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Tomography. 2016 Mar;2(1):3-16.

Radioactive Nanomaterials for Multimodality Imaging.

Author information

1
Department of Radiology, University of Michigan-Ann Arbor, Michigan 48109-2200, United States; Center for Molecular Imaging, University of Michigan-Ann Arbor, Michigan 48109-2200, United States.
2
Department of Radiology, University of Michigan-Ann Arbor, Michigan 48109-2200, United States; Center for Molecular Imaging, University of Michigan-Ann Arbor, Michigan 48109-2200, United States; Comprehensive Cancer Center, University of Michigan-Ann Arbor, Michigan 48109-2200, United States.

Abstract

Nuclear imaging techniques, including primarily positron emission tomography (PET) and single-photon emission computed tomography (SPECT), can provide quantitative information for a biological event in vivo with ultra-high sensitivity, however, the comparatively low spatial resolution is their major limitation in clinical application. By convergence of nuclear imaging with other imaging modalities like computed tomography (CT), magnetic resonance imaging (MRI) and optical imaging, the hybrid imaging platforms can overcome the limitations from each individual imaging technique. Possessing versatile chemical linking ability and good cargo-loading capacity, radioactive nanomaterials can serve as ideal imaging contrast agents. In this review, we provide a brief overview about current state-of-the-art applications of radioactive nanomaterials in the circumstances of multimodality imaging. We present strategies for incorporation of radioisotope(s) into nanomaterials along with applications of radioactive nanomaterials in multimodal imaging. Advantages and limitations of radioactive nanomaterials for multimodal imaging applications are discussed. Finally, a future perspective of possible radioactive nanomaterial utilization is presented for improving diagnosis and patient management in a variety of diseases.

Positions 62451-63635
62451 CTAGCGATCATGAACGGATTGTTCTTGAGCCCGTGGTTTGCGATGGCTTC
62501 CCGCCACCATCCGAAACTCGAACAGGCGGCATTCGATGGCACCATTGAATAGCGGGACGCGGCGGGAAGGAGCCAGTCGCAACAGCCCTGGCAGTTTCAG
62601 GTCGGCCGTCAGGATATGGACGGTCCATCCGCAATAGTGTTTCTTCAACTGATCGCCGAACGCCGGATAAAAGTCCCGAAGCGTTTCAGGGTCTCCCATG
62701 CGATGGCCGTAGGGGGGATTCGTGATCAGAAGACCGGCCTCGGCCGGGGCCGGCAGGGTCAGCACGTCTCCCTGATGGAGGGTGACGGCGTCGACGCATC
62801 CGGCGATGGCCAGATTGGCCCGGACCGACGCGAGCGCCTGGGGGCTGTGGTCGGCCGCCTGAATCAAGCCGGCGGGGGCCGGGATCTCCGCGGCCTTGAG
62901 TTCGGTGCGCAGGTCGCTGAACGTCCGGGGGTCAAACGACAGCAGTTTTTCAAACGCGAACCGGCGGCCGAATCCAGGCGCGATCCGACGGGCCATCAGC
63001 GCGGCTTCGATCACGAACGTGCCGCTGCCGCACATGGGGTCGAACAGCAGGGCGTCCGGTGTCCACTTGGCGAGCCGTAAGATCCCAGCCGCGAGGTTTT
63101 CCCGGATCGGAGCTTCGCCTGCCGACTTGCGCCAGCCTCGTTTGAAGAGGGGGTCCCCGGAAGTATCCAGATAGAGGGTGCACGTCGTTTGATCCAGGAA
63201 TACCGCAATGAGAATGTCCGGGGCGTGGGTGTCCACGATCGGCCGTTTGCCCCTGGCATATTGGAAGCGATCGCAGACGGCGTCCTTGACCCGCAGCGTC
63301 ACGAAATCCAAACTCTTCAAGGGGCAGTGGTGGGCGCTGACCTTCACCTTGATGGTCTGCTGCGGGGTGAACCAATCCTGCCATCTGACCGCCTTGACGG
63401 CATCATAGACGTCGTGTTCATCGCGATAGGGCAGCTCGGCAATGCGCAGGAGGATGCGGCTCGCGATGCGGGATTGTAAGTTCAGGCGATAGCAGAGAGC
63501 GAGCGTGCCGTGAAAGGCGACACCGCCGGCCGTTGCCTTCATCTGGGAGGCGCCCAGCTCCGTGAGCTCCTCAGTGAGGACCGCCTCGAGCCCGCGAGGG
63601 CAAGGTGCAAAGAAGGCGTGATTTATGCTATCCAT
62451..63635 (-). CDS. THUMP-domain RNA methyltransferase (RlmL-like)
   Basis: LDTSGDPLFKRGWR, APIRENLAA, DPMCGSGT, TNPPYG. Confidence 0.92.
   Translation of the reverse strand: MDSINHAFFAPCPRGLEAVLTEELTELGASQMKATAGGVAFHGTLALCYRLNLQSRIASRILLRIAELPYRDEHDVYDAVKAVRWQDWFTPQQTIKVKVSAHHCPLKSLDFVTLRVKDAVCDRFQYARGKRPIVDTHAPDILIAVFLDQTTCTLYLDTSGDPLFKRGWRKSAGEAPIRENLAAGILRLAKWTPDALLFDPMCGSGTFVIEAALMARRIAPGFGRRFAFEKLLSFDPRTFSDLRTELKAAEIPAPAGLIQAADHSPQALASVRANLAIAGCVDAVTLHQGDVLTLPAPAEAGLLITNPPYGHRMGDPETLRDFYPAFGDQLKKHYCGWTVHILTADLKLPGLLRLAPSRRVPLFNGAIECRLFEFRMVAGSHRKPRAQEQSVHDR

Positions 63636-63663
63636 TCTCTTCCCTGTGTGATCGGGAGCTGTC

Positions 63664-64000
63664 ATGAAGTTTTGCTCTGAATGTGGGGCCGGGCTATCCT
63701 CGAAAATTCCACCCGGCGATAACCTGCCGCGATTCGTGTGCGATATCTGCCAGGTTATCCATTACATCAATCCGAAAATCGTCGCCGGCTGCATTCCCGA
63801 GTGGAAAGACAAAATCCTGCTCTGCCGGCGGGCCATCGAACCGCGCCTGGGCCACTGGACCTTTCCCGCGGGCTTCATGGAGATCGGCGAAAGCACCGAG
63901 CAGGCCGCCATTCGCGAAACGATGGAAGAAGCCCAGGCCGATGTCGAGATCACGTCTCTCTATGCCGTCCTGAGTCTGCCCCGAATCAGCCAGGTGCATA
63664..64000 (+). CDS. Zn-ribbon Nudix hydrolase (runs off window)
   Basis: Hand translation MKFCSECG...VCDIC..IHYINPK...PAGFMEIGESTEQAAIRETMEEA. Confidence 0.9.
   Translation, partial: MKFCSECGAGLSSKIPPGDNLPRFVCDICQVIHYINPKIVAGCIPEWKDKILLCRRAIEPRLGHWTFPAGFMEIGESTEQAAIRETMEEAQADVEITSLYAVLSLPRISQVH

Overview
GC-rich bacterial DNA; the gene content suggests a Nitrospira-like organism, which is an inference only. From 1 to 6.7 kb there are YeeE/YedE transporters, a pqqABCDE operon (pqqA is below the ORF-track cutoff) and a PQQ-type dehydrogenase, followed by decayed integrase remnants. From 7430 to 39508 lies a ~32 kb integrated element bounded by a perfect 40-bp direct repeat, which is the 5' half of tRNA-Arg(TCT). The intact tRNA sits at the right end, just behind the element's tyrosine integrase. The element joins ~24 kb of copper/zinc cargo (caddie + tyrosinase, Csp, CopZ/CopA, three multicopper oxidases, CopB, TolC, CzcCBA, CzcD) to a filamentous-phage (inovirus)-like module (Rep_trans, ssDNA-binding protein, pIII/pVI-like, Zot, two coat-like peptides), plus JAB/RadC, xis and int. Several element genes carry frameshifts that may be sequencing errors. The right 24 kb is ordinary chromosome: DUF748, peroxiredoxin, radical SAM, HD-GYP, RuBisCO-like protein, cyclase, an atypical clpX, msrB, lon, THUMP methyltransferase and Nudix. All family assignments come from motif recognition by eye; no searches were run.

KEYWORDS:

MRI; PET; Raman imaging; SPECT; fluorescence; multimodality imaging; optical imaging; photoacoustic imaging; radioactive nanomaterials; review

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